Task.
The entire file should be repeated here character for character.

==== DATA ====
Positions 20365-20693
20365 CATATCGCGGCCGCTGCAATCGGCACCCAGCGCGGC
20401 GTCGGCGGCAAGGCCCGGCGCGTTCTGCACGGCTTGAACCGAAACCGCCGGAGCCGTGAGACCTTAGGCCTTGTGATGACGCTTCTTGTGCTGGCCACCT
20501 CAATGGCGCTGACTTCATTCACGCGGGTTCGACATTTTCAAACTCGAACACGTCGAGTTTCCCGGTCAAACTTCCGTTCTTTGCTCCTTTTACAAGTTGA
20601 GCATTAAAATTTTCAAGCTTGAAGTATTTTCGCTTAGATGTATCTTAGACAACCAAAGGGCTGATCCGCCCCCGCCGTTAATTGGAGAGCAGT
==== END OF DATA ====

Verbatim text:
Positions 20365-20693
20365 CATATCGCGGCCGCTGCAATCGGCACCCAGCGCGGC
20401 GTCGGCGGCAAGGCCCGGCGCGTTCTGCACGGCTTGAACCGAAACCGCCGGAGCCGTGAGACCTTAGGCCTTGTGATGACGCTTCTTGTGCTGGCCACCT
20501 CAATGGCGCTGACTTCATTCACGCGGGTTCGACATTTTCAAACTCGAACACGTCGAGTTTCCCGGTCAAACTTCCGTTCTTTGCTCCTTTTACAAGTTGA
20601 GCATTAAAATTTTCAAGCTTGAAGTATTTTCGCTTAGATGTATCTTAGACAACCAAAGGGCTGATCCGCCCCCGCCGTTAATTGGAGAGCAGT